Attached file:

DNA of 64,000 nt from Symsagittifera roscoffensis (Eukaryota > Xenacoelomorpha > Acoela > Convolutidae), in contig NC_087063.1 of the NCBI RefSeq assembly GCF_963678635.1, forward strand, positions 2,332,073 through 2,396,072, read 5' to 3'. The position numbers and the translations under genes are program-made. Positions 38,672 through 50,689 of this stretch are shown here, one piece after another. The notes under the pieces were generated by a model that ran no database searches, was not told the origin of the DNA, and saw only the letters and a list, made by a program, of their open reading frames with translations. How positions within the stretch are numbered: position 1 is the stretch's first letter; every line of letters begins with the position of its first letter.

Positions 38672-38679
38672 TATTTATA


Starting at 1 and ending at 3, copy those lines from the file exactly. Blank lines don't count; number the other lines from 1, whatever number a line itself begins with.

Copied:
DNA of 64,000 nt from Symsagittifera roscoffensis (Eukaryota > Xenacoelomorpha > Acoela > Convolutidae), in contig NC_087063.1 of the NCBI RefSeq assembly GCF_963678635.1, forward strand, positions 2,332,073 through 2,396,072, read 5' to 3'. The position numbers and the translations under genes are program-made. Positions 38,672 through 50,689 of this stretch are shown here, one piece after another. The notes under the pieces were generated by a model that ran no database searches, was not told the origin of the DNA, and saw only the letters and a list, made by a program, of their open reading frames with translations. How positions within the stretch are numbered: position 1 is the stretch's first letter; every line of letters begins with the position of its first letter.

Positions 38672-38679
38672 TATTTATA